Review of a Medieval Procession

Pict. 1- Gentile Bellini- Procession of the True Cross in Piazza San Marco in Venice, 1496, tempera on canvas, collection of the Gallerie dell’Accademia, Venice.

 

Author: Jovana Pikulić

 

A medieval procession looked just like you probably imagine it: a long queue with no end in sight, abounding in most bizarre and quite ghastly scenes: hooded black figures screaming about the end of the world, bare-chested mad-eyed people flagellating themselves to the bone, the sick trudging with their last ounces of strength toward the goal – the main city cathedral. Today’s processions are no less chaotic and horrendous, albeit not as bloody (though, due to the overall crowdedness and chaos, accidental injuries or sometimes even death still occur today). For you to get an impression of a procession’s epic dimensions it would suffice to have a look (online, although it is questionable in which form the upcoming edition will take place) at the biggest procession in this part of the world – the Festival of Saint Agatha (Festa di Sant’ Agata) celebrated on the 5th of February, in the Sicilian city of Catania.

Here we shall illustrate the Solemnity of the Most Holy Body and Blood of Christ (Corpus Christi) in the late medieval Ferrara. Historical sources from the 15th century depict this religious procession as one of the most prominent city feasts. The description of the procession, as we find it in Ferrara’s chronicles, illustrates it as a unique exemplar of  the late medieval society. It represents some sort of collective liturgy, typical of the late Middle Ages, in which the faithful become responsible for the rite by taking active participation in it. As a result, the common folk’s interpretations of the events from Christian history became more and more dramatic, turning the procession into some sort of religious theatre. Procession had its political and social character given that the solemnity bringing together one whole nation – that is, all social classes – was considered an opportunity for asserting one’s own prominence and role within a society. Furthermore, it also mirrored the society, since the positions the participants took in the procession reflected their actual social statuses.

Historical sources depict the solemnity in its most developed and magnificent form – the one where the city rulers lead the procession and navigate its route. The first among many ensuing copious chroniclers’ records dates back to 1472 and portrays the ceremony held as a part of the great festivities organized in observance of the first anniversary of Ercole I D’Este’s dukedom.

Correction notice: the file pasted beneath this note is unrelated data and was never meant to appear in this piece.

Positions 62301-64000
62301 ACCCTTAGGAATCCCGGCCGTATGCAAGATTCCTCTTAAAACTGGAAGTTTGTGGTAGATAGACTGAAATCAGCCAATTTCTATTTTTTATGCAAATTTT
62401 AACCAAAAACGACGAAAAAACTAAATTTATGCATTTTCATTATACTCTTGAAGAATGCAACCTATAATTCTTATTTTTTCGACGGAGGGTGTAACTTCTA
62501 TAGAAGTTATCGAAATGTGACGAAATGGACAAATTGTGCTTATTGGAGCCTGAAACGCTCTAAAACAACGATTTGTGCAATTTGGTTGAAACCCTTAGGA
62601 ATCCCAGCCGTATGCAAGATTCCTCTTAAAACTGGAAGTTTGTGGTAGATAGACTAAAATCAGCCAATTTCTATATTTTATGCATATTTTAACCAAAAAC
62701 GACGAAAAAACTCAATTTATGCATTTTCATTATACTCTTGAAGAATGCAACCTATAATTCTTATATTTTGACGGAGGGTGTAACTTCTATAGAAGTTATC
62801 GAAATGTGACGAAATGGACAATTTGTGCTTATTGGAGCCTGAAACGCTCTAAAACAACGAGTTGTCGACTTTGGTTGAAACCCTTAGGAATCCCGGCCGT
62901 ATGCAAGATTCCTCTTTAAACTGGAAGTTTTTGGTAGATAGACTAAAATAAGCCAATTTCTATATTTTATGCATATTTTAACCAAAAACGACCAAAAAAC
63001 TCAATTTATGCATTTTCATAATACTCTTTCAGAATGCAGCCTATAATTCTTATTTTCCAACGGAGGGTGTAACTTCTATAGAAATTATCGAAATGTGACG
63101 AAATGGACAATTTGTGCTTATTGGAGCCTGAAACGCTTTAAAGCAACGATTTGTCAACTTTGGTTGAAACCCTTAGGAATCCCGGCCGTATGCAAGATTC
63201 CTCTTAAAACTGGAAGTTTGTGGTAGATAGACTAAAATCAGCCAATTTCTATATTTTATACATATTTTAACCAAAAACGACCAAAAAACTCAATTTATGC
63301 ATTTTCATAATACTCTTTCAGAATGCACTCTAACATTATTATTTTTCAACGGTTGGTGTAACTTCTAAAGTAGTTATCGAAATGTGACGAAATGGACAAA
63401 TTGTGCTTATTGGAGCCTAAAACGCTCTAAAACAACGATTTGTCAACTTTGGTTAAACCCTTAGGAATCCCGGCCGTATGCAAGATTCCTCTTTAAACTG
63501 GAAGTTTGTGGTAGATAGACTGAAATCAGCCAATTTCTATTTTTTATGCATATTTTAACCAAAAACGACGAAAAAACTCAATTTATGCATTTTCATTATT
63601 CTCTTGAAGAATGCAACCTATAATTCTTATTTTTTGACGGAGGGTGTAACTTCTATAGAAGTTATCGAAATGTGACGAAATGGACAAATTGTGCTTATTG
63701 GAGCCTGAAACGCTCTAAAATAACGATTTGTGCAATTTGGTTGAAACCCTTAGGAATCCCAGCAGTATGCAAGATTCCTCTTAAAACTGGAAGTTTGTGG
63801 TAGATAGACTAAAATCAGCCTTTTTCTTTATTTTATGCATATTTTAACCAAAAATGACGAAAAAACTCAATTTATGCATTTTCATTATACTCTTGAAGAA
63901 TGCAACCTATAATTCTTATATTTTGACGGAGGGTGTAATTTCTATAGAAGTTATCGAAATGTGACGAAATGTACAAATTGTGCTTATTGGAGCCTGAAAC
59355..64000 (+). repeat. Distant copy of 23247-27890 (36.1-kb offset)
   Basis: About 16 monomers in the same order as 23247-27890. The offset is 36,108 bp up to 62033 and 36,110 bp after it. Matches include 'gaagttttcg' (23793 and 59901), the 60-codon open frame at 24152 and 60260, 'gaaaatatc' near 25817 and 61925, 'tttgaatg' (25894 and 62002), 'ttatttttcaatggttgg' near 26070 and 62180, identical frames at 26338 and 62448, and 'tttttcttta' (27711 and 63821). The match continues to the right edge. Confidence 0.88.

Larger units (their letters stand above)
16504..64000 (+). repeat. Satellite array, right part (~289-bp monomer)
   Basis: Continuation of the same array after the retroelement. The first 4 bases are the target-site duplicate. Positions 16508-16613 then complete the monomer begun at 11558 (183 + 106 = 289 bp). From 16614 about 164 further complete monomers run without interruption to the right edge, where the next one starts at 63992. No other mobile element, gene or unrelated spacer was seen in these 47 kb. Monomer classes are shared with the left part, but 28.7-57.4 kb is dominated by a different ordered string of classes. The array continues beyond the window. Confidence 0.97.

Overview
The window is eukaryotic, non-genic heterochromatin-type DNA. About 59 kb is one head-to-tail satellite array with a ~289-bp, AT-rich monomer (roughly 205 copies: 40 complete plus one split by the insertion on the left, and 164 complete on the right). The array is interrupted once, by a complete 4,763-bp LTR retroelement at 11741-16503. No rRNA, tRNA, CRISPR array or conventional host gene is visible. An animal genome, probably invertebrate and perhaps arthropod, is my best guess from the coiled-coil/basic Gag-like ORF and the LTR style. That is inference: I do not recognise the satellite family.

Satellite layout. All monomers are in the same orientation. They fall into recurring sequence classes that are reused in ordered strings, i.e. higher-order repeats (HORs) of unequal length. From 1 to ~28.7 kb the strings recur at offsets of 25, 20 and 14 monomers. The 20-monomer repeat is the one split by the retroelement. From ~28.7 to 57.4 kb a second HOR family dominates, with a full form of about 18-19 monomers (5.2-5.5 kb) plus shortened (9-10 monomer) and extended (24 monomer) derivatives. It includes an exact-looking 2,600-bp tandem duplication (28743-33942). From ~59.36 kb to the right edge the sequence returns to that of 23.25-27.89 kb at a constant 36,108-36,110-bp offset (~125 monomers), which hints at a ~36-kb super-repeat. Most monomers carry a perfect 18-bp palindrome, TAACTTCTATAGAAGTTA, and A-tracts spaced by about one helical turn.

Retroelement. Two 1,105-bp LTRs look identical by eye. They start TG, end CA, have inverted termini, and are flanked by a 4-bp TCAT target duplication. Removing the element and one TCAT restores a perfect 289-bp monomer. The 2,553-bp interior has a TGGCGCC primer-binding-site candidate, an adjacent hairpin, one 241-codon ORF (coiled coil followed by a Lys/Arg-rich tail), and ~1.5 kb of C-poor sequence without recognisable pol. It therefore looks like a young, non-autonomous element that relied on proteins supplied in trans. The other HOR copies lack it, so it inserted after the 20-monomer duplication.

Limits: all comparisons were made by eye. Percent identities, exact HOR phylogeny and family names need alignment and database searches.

Sl. 2- Aliprando Caprioli, Ercole I, 1596-1606, etching, collection of the Biblioteca Comunale di Trento.

 

A chronicler wrote that “[…]there was a great solemn procession, as it always is on the day of the Body of Christ  in Ferrara[…]“, and that on that occasion „[…] all workshops were closed and lessons dismissed (at the University), as if it had been Sunday[…]“ (PARDI 1928: 81).

The central place, at the head of the procession, was reserved for a baldachin beneath which there was a monstrance with the sacramental bread.  It was carried by church bishops and male members of the family d’Este, dressed in gold robes (PARDI 1928: 81). They were immediately followed by their wives and children, knights, court advisors, ambassadors, University rectors and other prominent courtiers (FERRARINI 2006: 44). Behind the courtiers there followed representatives from the church ranks and monastic communities, preceding the members of religious organisations, and finally plebs at the very back of the line. The procession’s route was carefully planned: it encircled the antique core of the city including all noteworthy religious centres where the city relics were kept, as well as religious charity centres. The walk would end with laying the Host in the main city square where a bishop was granting forgiveness of sins to the people (CALEFFINI 2006: 248-249) which is precisely what attracted so many of them, on the other hand being the “apple of discord” among the church ranks, whose long-term consequence would eventually be the Reformation.

The order of participants in the procession, placing the representatives of the family D’Este at the head of the line and shoulder to shoulder with most prominent individuals from the community’s religious life, points to the family’s social status, and positions the duke as the leader and people’s representative before God.

The model of a religious leader is embodied in the visual culture of the period. One of the most representative examples is Mourning over Christ by the sculptor Guido Mazzoni.

 

Pict. 3. Guido Mazzoni, Mourning over Christ, The Church of the Gesù of Ferrara  (El Gesù), 1483-1485 ca., terracotta, photo by Sailko (Wikimedia Commons).

 

The artwork shows a group of life-sized sculptures made in terracotta. What differentiates this presentation from other similar groups created in the same period is the fact that the figures representing Christ’s most intimate followers closely resemble the members of the family d’Este. The visages of Ercole and his spouse Eleonora of Aragon (Eleonora di Aragone) served as models for Joseph of Arimathea and Mary of Clopas (COLASANTI 1922: 461).